To the editor:

Chemoimmunotherapy with fludarabine (F), cyclophosphamide (C), and rituximab (R) is currently considered the gold standard first-line therapy for chronic lymphocytic leukemia (CLL).1  In an attempt to reduce the neutropenia and maintain the high response rate of standard-dose FCR, we conducted a prospective phase 2 clinical trial in untreated CLL patients using lower doses of FC and higher dose of R followed by R maintenance until progression or up to 2 years (FCR-Lite). Details of the study were previously described.2  Between June 2004 and November 2008, 65 CLL patients (median age 58 years, range 36-85 years, Rai stage I-II: 80%, Rai stage III-IV: 20%) were treated with FCR-Lite. Patients were evaluated for response using the 2008 International Workshop on CLL criteria.3  Of the 63 evaluable patients, 46 (73%) achieved complete response (CR), 2 (3%) achieved nodular partial remission (nPR), 11 (17%) achieved partial remission (PR), and 4 (6%) did not respond. Among the 50 patients with Rai stage I-II there were 38 (76%) CRs and 10 (20%) PRs and among the 13 patients with Rai stage III-IV there were 8 (62%) CRs and 3 (23%) PRs. For patients < 60 years there were 35 (81%) CRs and 5 (12%) PRs, for patients between 60-69 years there were 6 (55%) CRs and 4 (36%) PRs, and for patients ≥ 70 years there were 5 (56%) CRs and 4 (44%) PRs. For the 40 patients with normal cytogenetics, del13q or +12 there were 31 (78%) CRs, 7 (17%) PRs, and 2 (5%) NRs. Eight of 9 (89%) patients with del11q had a CR and 1 (11%) had a PR. Three of 3 patients with del17p had PRs.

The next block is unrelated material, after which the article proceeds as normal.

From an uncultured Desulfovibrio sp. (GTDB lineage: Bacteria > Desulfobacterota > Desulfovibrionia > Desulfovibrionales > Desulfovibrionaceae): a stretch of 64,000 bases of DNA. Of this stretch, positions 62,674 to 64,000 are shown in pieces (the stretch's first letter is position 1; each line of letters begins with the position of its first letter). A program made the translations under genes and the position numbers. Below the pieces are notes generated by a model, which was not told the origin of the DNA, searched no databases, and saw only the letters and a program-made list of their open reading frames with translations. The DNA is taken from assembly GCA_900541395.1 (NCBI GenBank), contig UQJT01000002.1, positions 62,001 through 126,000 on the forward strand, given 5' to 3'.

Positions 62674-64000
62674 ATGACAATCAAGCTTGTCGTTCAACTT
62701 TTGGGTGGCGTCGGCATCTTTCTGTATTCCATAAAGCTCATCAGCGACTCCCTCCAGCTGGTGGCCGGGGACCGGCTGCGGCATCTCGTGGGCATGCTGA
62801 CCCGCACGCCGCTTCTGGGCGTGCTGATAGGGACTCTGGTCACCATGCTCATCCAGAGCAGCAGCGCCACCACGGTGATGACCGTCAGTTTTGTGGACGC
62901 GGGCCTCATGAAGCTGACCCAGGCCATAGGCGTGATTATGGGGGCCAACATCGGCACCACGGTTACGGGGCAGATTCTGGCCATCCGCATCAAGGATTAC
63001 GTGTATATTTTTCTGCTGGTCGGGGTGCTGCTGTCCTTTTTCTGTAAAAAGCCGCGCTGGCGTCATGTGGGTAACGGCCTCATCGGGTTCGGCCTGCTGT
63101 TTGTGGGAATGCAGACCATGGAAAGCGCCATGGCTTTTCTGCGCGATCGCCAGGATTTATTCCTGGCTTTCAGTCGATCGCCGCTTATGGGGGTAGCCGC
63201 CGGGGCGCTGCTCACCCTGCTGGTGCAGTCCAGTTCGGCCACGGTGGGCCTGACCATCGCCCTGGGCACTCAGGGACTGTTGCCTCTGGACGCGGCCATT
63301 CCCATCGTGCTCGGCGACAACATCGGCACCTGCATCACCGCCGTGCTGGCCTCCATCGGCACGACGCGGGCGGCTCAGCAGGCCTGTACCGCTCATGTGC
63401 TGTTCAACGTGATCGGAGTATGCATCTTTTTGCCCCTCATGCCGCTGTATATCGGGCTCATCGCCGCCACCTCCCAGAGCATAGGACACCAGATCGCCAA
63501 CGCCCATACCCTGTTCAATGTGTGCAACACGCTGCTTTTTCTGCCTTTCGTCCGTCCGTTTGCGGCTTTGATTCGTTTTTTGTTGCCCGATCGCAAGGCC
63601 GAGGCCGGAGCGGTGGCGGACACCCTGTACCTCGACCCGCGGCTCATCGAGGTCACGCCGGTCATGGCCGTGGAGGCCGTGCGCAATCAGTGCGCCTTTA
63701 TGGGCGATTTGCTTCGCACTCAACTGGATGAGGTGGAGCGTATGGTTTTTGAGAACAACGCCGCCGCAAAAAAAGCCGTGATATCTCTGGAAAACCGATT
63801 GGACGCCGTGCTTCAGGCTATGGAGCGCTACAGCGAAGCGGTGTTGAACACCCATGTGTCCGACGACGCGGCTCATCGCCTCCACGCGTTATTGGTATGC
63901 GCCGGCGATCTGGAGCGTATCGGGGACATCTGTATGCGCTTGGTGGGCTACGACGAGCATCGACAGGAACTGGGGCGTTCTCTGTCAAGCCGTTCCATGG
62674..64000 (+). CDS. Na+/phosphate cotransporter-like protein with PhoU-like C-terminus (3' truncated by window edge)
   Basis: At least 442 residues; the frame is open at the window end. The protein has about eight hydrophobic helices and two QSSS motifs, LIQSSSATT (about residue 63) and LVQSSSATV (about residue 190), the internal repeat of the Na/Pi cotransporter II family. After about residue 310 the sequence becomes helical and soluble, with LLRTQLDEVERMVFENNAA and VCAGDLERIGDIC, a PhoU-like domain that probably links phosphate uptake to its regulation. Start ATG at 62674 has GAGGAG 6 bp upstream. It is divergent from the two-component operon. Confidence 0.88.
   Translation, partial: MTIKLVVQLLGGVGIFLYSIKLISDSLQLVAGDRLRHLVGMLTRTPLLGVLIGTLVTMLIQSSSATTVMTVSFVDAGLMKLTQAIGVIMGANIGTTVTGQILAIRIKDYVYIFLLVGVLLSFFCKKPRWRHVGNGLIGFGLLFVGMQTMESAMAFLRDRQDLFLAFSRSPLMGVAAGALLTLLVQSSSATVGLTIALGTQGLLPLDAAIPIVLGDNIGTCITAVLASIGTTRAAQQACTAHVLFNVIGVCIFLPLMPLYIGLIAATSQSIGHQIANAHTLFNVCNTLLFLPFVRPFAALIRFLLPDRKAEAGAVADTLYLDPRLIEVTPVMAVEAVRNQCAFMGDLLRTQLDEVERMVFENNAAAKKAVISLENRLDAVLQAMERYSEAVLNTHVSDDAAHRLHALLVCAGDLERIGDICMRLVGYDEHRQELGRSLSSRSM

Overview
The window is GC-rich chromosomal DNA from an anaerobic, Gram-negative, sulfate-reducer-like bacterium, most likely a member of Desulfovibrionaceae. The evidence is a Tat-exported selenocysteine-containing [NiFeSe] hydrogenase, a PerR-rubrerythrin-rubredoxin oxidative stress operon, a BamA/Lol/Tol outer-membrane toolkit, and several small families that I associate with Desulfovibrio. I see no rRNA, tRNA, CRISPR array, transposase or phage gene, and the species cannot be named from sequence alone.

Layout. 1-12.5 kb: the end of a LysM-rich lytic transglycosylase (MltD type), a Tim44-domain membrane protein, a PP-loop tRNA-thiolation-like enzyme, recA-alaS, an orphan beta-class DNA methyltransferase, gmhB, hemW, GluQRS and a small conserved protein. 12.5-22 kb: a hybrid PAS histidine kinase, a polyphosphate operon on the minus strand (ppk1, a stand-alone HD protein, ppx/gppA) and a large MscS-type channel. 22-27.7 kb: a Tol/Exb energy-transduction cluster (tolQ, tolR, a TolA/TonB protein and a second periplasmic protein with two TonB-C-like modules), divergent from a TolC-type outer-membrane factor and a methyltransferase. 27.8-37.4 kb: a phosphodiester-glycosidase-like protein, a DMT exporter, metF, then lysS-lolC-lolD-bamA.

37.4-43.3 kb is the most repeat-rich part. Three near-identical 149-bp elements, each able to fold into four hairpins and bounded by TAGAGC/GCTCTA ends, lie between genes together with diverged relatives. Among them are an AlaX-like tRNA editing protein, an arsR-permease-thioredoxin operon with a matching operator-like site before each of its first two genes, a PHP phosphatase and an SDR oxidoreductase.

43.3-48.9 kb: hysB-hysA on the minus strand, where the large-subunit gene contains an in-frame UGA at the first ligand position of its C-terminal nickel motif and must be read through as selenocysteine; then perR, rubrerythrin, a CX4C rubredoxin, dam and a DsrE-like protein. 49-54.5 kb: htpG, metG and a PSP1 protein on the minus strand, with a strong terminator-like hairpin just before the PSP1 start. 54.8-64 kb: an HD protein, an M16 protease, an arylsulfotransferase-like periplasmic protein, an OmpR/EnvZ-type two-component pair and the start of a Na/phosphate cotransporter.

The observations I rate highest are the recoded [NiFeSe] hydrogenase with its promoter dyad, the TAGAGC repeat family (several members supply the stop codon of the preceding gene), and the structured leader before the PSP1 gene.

The median overall survival has not been reached and the median progression-free survival was 5.8 years and the 3- and 5-year progression-free survival probability is shown in Table 1. This compares favorably with the MD Anderson Cancer Center (MDACC) phase 2 FCR trial where the 6-year actuarial OS and failure-free survival were 77% and 51%, respectively, as well as the FCR arm of the German CLL Study Group GCLLSG) where the PFS was 4.4 years.4-6 

Table 1

One-, 3-, and 5-year survival probabilities

YearOverall survival probability, % (95% confidence limits)Progression-free survival probability, % (95% confidence limits)
96.9 (88.3%, 99.2%) 93.2 (82.9%, 97.4%) 
87.6 (76.7%, 93.6%) 84.6 (72.6%, 91.7%) 
85.5 (73.9%, 92.2%) 66.9 (49.7%, 79.3%) 
YearOverall survival probability, % (95% confidence limits)Progression-free survival probability, % (95% confidence limits)
96.9 (88.3%, 99.2%) 93.2 (82.9%, 97.4%) 
87.6 (76.7%, 93.6%) 84.6 (72.6%, 91.7%) 
85.5 (73.9%, 92.2%) 66.9 (49.7%, 79.3%) 

Fifty-five patients (85%) completed all 6 courses of FCR-Lite with dose reduction in 2% of total cycles. Grade 3-4 neutropenia occurred in 11% of total cycles of FCR-Lite and grade 3-4 infections were seen in 6% of patients. Three patients developed myelodysplastic syndromes and 2 patients developed B-cell lymphomas after FCR-Lite therapy.

In summary, the FCR-Lite regimen represents an active frontline treatment with excellent responses and duration of response with a favorable toxicity profile. Interpretation of these data and comparisons with the MDACC and GCLLSG trials should be viewed in light of the relatively low numbers of patients, relatively early Rai stages of the patients, use of prophylactic growth factors, and maintenance rituximab in the FCR-Lite trial. Further studies with FCR-Lite will include combination therapies with promising new agents.

Authorship

Conflict-of-interest disclosure: The authors declare no competing financial interests.

Correspondence: Kenneth A. Foon, Celgene Corporation, 86 Morris Ave, Summit, NJ 07901; e-mail: kfoon@celgene.com.

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